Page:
The most important task, the protection of our life, liberty, and property, should be undertaken by the incompetent, inefficient government.

All of the other less important tasks, including everything but not excepting anything except the most important job, should be done by the efficient, competent private sector.

Not saying I don't agree with this within very wide parameters, but it cracks me up.

It cracked up the founding fathers too, who were heard between gales of laughter to comment:

"Well, it makes no sense, but that's all we could agree on. Which direction is the pub?

To defend ourselves against those other countries on the graph, who are spending a lot less than us...

This is where your thinking is a bit limited, Hilzoy. You see, there are known knowns, known unknowns and (here's the kicker) unknown unknowns. We know about the other countries with whom we share this planet, which is but a speck in the vastness of our known universe. But who else might we have to defend ourselves against? Who else do we not know that we don't know about? You never really know, do you? Health care and product safety won't help much when they show up.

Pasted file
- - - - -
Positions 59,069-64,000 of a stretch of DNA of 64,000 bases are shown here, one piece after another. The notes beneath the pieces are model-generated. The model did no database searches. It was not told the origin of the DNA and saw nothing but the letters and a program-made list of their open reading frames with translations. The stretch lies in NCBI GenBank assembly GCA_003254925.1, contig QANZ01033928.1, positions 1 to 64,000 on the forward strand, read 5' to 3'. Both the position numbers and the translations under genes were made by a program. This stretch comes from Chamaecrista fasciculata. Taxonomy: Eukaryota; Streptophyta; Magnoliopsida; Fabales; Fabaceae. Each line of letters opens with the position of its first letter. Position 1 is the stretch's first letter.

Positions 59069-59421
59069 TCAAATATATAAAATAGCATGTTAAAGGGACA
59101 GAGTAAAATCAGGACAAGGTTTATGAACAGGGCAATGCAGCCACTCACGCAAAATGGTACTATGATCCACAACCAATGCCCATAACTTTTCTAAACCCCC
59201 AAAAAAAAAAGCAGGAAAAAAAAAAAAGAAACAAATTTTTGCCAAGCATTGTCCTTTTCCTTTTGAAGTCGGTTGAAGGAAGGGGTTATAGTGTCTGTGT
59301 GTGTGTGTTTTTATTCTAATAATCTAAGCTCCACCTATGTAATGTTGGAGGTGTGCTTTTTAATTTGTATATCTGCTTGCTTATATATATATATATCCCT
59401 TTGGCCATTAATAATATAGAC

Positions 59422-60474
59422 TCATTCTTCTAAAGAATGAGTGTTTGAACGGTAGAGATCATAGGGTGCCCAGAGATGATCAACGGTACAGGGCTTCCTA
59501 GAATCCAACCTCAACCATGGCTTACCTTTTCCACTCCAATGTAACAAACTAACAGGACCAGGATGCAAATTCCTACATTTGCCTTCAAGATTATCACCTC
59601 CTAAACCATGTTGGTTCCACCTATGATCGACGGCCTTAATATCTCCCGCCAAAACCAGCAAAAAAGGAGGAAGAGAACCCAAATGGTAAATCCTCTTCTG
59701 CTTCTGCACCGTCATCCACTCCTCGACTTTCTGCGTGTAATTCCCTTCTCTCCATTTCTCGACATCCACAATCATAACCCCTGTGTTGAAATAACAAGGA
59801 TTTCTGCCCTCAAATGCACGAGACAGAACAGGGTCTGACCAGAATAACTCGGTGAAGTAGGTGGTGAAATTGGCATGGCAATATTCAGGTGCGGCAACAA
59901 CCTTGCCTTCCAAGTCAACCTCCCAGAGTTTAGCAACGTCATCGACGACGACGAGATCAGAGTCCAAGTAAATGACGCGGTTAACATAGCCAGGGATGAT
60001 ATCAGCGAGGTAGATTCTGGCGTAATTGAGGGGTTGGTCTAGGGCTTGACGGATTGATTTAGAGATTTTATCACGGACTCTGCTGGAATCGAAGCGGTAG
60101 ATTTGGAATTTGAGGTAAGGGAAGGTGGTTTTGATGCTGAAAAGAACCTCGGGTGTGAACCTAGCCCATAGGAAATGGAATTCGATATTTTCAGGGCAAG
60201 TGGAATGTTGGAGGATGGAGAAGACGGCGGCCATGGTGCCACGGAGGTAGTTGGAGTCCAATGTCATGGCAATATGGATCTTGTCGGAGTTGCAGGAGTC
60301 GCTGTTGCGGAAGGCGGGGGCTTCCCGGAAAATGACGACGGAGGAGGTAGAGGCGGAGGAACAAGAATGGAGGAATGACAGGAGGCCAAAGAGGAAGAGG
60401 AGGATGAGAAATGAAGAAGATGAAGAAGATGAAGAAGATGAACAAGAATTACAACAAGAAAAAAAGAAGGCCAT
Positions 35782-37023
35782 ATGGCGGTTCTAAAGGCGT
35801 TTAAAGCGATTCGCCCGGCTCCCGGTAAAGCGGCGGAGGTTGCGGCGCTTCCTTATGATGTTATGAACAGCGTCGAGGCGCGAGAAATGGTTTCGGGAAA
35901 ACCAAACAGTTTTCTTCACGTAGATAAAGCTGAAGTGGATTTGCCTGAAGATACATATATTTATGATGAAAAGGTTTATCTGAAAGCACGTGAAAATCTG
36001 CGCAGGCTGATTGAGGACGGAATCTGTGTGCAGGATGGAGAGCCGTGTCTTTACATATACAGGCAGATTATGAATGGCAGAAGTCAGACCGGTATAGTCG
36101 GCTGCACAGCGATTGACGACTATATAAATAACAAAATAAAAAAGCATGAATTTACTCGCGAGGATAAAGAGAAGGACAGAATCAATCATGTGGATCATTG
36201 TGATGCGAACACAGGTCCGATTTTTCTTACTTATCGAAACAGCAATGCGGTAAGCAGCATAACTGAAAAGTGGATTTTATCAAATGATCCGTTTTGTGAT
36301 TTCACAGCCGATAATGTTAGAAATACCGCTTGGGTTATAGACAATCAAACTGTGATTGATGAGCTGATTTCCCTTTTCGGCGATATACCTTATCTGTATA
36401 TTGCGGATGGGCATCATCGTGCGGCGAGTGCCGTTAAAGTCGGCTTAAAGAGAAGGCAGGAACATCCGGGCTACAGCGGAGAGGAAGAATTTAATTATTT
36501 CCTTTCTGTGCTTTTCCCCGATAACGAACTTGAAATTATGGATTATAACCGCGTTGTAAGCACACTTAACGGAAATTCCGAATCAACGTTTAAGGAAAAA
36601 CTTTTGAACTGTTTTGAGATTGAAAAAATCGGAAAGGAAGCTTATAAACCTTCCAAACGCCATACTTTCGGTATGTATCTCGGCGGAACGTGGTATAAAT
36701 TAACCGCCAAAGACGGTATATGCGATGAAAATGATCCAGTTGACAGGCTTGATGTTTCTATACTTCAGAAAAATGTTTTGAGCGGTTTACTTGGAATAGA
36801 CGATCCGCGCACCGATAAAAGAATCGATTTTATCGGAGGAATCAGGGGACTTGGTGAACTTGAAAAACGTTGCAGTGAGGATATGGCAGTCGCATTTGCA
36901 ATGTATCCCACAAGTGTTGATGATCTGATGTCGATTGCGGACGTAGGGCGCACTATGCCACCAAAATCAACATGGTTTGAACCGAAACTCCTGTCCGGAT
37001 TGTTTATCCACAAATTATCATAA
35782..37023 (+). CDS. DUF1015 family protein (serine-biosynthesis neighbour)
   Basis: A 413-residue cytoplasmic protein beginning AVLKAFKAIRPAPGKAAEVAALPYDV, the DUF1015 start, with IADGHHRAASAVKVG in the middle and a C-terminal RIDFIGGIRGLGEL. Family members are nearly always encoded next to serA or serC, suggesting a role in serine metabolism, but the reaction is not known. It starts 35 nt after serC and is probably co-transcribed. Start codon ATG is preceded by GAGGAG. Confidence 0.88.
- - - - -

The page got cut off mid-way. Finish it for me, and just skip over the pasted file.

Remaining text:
The most important task, the protection of our life, liberty, and property, should be undertaken by the incompetent, inefficient government.

Yes, I see your point. But we're fixing that, too.

Thanks -

hairshirthedonist: Cylons. It's all about the Cylons.

Speaking as someone who has worked all his life in private companies I have less faith in their abilities. Surely the fun and games with "funky paper" also falls entirely within the private sector?

When thinking of privatized defense and security a name pops up, Darkfluid or something of the sort...

OT: RedState: now with fecal filled facts.